- First War of Scottish Independence (1296–1328), after Scottish opposition to Edward's interference reached the point of rebellion, Edward marched against Scotland, defeating and imprisoning John Balliol, stripping him off the kingship, and effectively annexing Scotland. However, William Wallace and Andrew Moray rose up against Edward and assumed the title of "guardians of Scotland" on behalf of John Balliol, passing this title on to Robert the Bruce (one of the claimants during the Great Cause) and John III Comyn in 1298. The former killed the latter in 1306, and was crowned king of Scots shortly after, in opposition to both Edward and the still imprisoned John Balliol.
- Second War of Scottish Independence, or Anglo-Scottish War of Succession (1332–1357), after the death of king of Scots Robert the Bruce
- Byzantine civil war of 1321–28, after the deaths of Manuel Palaiologos and his father, co-emperor Michael IX Palaiologos, and the exclusion of Andronikos III Palaiologos from the line of succession
- Wars of the Rügen Succession (1326–1328; 1340–1354), after the death of prince Vitslav III of Rügen
- Wars of the Loon Succession (1336–1366), after the death of count Louis IV of Loon
- Hundred Years' War (1337–1453), indirectly after the death of king Charles IV of France
- Galicia–Volhynia Wars (1340–1392), after the death of king Bolesław-Jerzy II of Galicia and Volhynia
- War of the Breton Succession (1341–1364), after the death of duke John III of Brittany
- Byzantine civil war of 1341–47, after the death of emperor Andronikos III Palaiologos
- Hook and Cod wars (1349–1490), after the death of count William IV of Holland
- Guelderian Fraternal Feud (nl) (1350–1361), after the death of duke Reginald II of Guelders
- Castilian Civil War (1351–1369), after the death of king Alfonso XI of Castile
- War of the Two Peters (1356–1375), spillover of the Castilian Civil War and Hundred Years' War
- War of the Brabantine Succession (1355–1357), after the death of duke John III of Brabant
- War of the Lüneburg Succession (1370–1389), after the death of duke William II of Brunswick-Lüneburg
- The three Guelderian wars of succession:
- War of the Succession of the Patriarchate of Aquileia (1381–1388), after the death of patriarch Marquard of Randeck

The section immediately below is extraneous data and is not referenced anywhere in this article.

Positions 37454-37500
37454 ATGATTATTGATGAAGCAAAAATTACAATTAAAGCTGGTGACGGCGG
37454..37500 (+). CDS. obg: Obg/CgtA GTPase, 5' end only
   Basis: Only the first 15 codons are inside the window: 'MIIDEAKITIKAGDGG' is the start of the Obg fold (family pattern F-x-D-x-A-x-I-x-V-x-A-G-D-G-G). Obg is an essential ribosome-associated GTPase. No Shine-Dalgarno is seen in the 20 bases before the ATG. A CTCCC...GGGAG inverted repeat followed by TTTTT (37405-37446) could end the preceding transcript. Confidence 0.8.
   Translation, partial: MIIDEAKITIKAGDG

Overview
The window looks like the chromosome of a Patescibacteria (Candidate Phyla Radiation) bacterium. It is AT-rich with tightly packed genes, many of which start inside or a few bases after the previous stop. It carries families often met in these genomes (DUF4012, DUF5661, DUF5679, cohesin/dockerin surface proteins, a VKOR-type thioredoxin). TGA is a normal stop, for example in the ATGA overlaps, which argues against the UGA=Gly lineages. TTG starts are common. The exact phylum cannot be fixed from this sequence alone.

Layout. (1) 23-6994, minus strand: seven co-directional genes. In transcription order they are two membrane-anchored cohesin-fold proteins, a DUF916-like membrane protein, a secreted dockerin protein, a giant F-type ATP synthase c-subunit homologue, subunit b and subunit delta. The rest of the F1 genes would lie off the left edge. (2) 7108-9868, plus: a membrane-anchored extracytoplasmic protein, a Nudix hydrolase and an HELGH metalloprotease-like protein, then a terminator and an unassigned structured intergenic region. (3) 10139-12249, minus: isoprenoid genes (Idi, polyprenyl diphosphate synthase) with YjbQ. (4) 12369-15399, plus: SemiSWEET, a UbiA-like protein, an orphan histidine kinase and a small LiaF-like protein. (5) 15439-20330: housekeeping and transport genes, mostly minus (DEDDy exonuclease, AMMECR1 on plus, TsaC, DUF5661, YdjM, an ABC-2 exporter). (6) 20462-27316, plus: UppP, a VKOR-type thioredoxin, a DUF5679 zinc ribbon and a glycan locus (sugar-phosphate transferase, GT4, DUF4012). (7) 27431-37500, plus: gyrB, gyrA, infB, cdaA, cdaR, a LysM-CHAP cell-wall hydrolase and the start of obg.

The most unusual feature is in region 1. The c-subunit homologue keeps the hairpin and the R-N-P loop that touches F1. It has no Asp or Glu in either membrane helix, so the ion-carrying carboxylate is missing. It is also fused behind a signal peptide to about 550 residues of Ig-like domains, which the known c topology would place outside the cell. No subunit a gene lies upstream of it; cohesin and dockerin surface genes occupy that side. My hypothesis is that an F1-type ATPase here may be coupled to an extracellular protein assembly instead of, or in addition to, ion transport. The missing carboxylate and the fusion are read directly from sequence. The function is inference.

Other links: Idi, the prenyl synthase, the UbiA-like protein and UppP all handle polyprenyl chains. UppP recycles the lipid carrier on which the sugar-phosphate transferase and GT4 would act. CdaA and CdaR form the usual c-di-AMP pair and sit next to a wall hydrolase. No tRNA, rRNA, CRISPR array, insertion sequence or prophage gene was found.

- 1383–1385 Portuguese interregnum, Portuguese succession crisis and war after the death of king Ferdinand I of Portugal
- Ottoman Interregnum (1401/2–1413), after the imprisonment and death of sultan Bayezid I
- Everstein Feud (1404–1409), after the childless count Herman VII of Everstein signed a treaty of inheritance with Simon III, Lord of Lippe, which was challenged by the Dukes of Brunswick-Lüneburg
- Lithuanian Civil War (1432–38), after the death of grand duke Vytautas the Great of Lithuania
- Old Zürich War (1440–1446), after the death of count Frederick VII of Toggenburg
- Saxon Fratricidal War (1446–1451), after the death of landgrave Frederick IV of Thuringia
- Navarrese Civil War (1451–1455), after the death of Blanche I of Navarre and the usurpation of the throne by John II of Aragon
- The Utrecht Civil Wars, related to the Hook and Cod wars.
- Wars of the Roses (1455–1487), after the weakness of (and eventually the assassination of) king Henry VI of England
- War of the Neapolitan Succession (1458–1462), after the death of king Alfonso V of Aragon
- War of the Succession of Stettin (1464–1529), after the death of duke Otto III of Pomerania
- War of the Castilian Succession (1475–1479), after the death of king Henry IV of Castile
- War of the Burgundian Succession (1477–1482), after the death of duke Charles the Bold of Burgundy
- Ottoman war of succession (1481–1482), between prince Cem and prince Bayezid after the death of sultan Mehmet II
- Jonker Fransen War (1488–1490), last ignition of the Hook and Cod wars
Early Modern Europe
- War of the Succession of Landshut (1503–1505), after the death of duke George of Bavaria-Landshut
- Ottoman Civil War (1509–13), between prince Selim and prince Ahmed about the succession of sultan Bayezid II (†1512)
- Danish Wars of Succession (1523–1537), a series of conflicts about the Danish throne within the House of Oldenburg
- Ottoman war of succession of 1559, between prince Selim and prince Bayezid about the succession of sultan Süleyman I
- War of the Portuguese Succession (1580–1583), after the death of king-cardinal Henry of Portugal
- Struggles for the kingship of France in the late French Wars of Religion (1585–1598), as the House of Valois was set to die out
- War of the Three Henrys (1585–1589), after the death of duke Francis of Anjou, the French heir-presumptive, and Protestant king Henry of Navarre's exclusion from the order of succession. Spain intervened in favour of the Catholic League, led by duke Henry of Guise. King Henry III of France was caught between the two.
- Henry IV of France's succession (1589–1594). King Henry of Navarre became king Henry IV of France after the death of both duke Henry of Guise and king Henry III of France. Spain continued to intervene, claiming the French throne for infanta Isabella Clara Eugenia instead. To appease Catholics, Henry IV converted to Catholicism in 1593, under the condition that Protestants be tolerated; his kingship was increasingly recognised in France.
- Franco-Spanish War (1595–1598). King Henry IV of France, uniting French Protestants and Catholics, declared war on Spain directly to counter Spanish infanta Isabella Clara Eugenia's claim to the French throne.